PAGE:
geom_density(fill = fk[3], color = fk[3])
As is typical of reaction times, the data are continuous, nonnegative, and strongly skewed to the right. There are any number of likelihood functions one can use to model data of this kind. One popular choice is the exGaussian. The exGaussian distribution has three parameters: \(\mu\)
, \(\sigma\)
, and \(\beta\)
^{1}. The \(\mu\)
and \(\sigma\)
parameters govern the mean and standard deviation for the central Gaussian portion of the distribution. The \(\beta\)
parameter governs the rate of the exponential distribution, which is tacked on to the righthand side of the distribution. Within R, you can compute the density of various exGaussian distributions using the brms::dexgaussian()
function. If you fool around with the parameter settings, a bit, you can make an exGaussian curve that fits pretty closely to the shape of our rt
data. For example, here’s what it looks like when we set mu = 1300
, sigma = 150
, and beta = 520
.
tibble(rt = seq(from = 0, to = 5500, length.out = 300),
d = dexgaussian(rt, mu = 1300, sigma = 150, beta = 520)) %>%
ggplot(aes(x = rt)) +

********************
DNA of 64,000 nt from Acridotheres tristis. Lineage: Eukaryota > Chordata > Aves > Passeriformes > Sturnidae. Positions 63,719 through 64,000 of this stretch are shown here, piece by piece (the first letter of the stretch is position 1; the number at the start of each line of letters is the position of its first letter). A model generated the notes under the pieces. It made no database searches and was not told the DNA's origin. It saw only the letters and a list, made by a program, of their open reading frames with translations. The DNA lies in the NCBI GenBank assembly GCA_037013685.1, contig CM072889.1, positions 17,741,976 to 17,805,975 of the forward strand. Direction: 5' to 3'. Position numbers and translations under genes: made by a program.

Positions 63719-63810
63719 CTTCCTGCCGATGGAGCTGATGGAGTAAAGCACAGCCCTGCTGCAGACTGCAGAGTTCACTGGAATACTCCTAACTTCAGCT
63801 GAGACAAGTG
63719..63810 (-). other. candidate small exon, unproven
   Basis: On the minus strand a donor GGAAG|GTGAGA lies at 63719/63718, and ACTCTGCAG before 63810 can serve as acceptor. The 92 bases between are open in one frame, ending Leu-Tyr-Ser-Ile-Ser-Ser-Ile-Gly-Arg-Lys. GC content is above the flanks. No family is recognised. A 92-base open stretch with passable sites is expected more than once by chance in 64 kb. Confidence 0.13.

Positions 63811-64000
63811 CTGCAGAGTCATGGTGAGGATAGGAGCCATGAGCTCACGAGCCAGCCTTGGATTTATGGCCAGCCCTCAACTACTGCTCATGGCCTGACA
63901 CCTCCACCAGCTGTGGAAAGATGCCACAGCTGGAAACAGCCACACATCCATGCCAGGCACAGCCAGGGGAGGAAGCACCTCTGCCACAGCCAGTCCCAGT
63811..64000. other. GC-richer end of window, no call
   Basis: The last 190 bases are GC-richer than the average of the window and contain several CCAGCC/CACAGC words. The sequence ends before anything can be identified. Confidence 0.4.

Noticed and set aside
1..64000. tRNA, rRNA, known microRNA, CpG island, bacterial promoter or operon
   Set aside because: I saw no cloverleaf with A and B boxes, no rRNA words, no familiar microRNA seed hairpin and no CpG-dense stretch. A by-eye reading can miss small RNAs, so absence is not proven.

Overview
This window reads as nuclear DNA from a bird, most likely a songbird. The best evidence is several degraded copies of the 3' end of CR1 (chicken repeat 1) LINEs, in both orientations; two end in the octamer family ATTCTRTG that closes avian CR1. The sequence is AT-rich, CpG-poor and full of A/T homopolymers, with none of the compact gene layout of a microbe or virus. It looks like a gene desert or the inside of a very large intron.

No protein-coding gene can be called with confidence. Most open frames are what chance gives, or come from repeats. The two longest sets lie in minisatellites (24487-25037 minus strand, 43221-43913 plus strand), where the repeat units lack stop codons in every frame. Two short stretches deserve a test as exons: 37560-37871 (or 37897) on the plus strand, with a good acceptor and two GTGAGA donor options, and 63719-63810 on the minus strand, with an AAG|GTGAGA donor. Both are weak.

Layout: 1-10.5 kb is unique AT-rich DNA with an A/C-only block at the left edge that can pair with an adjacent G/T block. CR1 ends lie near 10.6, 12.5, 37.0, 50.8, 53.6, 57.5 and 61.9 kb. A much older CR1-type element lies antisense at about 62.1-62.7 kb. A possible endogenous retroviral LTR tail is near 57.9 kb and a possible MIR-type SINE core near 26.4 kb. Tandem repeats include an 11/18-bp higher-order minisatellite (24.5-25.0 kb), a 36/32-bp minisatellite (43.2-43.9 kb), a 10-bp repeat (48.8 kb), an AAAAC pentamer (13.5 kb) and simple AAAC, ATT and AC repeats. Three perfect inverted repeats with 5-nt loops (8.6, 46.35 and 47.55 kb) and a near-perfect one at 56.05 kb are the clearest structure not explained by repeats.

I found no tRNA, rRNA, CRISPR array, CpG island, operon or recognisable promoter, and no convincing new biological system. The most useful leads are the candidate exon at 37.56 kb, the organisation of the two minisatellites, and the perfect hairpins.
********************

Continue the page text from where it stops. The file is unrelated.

geom_density(data = dat,
fill = fk[3], color = fk[3]) +
geom_line(aes(y = d),
color = fk[31], linewidth = 5/4) +
# zoom in on the bulk of the values
coord_cartesian(xlim = c(0, 5000))
The fit isn’t perfect, but it gives a sense of where things are headed. It’s time to talk about modeling.
Models
In this post, we will explore three options for modeling the reactiontime data. The first will use default options. The second option will employ manuallyset starting points. For the third option, we will use pseudorandom number generators to define the starting points, all within a custom function.
Model 1: Use the exGaussian with default settings.
When using brms, you can fit an exGaussian model by setting family = exgaussian()
. Here we’ll allow the \(\mu\)